They provide affordable programs. Affordability takes precedence for many prospective college enrollees. Our list ranks the top cybersecurity schools according to their average amount of aid awarded, net price, percent of students with scholarships or federal aid, and default loan rate. Our first-place school, Messiah University, awards financial aid to 100% of its first-year undergraduate students.
They embody academic excellence. Our rankings recognize high-performance schools with impressive statistics, including their student retention rates, graduation rates, student-to-faculty ratio, and full-time faculty. Our third-place school, Maryville University, boasts an 83% retention rate and a 71% graduation rate.
Messiah offers its BS in cybersecurity through the Department of Computing, Mathematics, and Physics. The cybersecurity bachelor's explores information assurance, ethical hacking, and secure software. Each student must also satisfy an experiential learning requirement to earn the degree.
Messiah's experiential learning initiative enables enrollees to complete internship or service-learning projects, hold student leadership positions, or pursue undergraduate research projects to meet degree requirements. Cybersecurity students participate in internships with organizations including Comcast, Ford Motor Company, and General Electric. The program trains degree-seekers to bring Christian principles to the cybersecurity profession.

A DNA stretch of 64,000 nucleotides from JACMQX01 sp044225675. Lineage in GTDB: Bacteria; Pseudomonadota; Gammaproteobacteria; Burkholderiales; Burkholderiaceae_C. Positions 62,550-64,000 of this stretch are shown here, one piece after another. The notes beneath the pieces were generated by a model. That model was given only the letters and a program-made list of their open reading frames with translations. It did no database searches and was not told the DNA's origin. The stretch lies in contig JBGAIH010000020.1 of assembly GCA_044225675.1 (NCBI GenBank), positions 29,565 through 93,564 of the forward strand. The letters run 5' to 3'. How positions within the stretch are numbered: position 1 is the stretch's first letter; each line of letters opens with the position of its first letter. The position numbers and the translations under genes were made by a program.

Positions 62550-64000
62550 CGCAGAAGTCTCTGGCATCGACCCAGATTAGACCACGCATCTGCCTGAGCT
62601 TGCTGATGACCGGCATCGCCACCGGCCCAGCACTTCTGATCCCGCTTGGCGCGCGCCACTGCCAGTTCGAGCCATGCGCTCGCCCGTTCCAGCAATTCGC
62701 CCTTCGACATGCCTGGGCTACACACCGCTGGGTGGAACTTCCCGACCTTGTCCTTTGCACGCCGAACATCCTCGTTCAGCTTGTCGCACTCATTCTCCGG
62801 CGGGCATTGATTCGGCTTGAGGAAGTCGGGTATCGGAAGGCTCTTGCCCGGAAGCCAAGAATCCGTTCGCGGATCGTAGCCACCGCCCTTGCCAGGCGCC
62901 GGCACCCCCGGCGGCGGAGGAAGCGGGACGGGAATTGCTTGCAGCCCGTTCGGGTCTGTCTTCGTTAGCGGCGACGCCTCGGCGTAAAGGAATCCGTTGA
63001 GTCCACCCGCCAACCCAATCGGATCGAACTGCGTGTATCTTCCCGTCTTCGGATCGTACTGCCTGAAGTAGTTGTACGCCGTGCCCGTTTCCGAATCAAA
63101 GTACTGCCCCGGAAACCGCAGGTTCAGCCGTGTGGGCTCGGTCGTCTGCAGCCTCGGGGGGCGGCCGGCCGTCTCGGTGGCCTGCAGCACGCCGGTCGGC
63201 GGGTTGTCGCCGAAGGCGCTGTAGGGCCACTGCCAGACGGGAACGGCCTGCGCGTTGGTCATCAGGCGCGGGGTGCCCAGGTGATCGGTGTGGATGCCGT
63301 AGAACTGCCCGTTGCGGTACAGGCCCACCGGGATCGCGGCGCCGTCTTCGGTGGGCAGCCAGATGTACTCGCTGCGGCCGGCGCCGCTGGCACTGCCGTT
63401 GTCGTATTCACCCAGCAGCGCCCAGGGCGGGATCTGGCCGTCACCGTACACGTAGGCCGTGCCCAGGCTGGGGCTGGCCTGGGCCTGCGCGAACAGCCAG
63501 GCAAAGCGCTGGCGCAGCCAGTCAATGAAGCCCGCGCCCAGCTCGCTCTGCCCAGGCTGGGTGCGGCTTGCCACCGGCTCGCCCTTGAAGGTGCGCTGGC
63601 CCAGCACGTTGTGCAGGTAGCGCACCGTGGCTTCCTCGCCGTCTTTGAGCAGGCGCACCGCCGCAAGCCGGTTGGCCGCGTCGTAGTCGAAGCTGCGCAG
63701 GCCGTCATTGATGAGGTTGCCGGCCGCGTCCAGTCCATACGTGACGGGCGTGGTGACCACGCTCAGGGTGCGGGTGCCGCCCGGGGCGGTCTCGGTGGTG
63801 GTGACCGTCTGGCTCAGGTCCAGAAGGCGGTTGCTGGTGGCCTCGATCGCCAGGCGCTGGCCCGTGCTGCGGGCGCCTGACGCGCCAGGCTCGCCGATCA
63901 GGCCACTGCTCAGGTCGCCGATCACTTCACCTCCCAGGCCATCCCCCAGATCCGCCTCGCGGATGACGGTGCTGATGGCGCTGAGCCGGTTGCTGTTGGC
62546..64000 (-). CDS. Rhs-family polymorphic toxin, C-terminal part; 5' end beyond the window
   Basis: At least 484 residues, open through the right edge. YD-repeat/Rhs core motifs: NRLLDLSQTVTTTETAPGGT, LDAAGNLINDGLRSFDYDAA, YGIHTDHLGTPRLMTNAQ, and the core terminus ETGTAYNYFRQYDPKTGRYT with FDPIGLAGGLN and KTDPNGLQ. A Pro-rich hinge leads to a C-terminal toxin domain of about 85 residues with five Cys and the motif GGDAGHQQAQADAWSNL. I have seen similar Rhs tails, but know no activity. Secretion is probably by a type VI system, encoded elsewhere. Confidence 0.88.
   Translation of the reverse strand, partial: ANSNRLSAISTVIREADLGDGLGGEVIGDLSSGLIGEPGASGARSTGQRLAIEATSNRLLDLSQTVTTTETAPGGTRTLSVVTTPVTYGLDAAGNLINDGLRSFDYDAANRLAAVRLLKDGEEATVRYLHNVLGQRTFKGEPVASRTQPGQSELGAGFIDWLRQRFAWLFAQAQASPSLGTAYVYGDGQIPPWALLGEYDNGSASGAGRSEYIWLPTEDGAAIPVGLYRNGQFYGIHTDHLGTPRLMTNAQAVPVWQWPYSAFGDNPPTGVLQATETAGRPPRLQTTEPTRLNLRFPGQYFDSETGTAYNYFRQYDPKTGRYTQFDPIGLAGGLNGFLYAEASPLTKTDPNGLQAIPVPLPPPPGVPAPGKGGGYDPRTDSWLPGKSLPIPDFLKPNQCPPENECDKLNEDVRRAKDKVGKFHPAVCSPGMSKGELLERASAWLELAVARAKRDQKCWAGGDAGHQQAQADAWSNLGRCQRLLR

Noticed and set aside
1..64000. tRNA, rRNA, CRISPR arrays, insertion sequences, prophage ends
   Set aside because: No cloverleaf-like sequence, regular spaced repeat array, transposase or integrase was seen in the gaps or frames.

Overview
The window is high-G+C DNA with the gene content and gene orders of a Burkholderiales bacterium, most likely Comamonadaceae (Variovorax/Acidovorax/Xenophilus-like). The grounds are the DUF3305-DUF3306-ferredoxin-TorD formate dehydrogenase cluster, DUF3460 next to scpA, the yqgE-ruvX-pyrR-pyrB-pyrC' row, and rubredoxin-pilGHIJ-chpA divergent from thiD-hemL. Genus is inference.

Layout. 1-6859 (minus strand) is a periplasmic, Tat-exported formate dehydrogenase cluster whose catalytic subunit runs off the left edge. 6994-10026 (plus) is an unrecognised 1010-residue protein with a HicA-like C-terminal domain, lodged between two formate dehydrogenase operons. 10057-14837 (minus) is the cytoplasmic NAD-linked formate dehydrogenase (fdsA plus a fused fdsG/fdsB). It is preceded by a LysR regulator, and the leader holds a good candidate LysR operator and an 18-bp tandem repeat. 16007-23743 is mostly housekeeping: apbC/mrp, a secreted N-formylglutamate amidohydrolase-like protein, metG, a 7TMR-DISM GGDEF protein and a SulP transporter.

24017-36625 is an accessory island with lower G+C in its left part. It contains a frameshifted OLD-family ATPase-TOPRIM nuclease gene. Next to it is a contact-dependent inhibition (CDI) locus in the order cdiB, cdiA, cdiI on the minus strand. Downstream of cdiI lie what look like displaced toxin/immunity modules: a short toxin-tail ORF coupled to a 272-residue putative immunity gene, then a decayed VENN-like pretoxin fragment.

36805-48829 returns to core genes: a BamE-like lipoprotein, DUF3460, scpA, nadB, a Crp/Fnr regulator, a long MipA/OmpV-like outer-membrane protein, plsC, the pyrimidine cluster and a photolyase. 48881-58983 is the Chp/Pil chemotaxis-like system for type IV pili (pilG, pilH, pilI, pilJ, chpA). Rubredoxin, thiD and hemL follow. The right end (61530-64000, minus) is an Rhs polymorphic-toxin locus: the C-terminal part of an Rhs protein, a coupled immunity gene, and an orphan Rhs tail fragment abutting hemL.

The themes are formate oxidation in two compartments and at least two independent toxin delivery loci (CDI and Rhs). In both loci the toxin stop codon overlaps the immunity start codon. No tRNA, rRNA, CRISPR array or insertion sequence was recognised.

Applying to Messiah
Applying to Messiah requires a $50 application fee. Each applicant must provide official high school transcripts; a personal statement; and SAT, ACT, or CLT scores with their completed admission application.
Through multiple campuses in Philadelphia, Pennsylvania, Drexel enrolls more than 24,000 students and offers over 200 programs. Drexel helped pioneer distance education with the launch of its online program in 1996.
Drexel offers its bachelor's in cybersecurity as a full-time program on campus or a part-time degree-completion program online for transfer students with two years of experience. Students must choose a concentration in computing technology or computing security. The National Security Agency has deemed Drexel a national center of academic excellence in cybersecurity.
Drexel's unique cooperative learning model provides practical career training opportunities. Learners may complete one co-op over four years or three co-op experiences over five years. Core course requirements include network administration, information technology security, and open servers. The degree culminates in a two-part senior project.
Applying to Drexel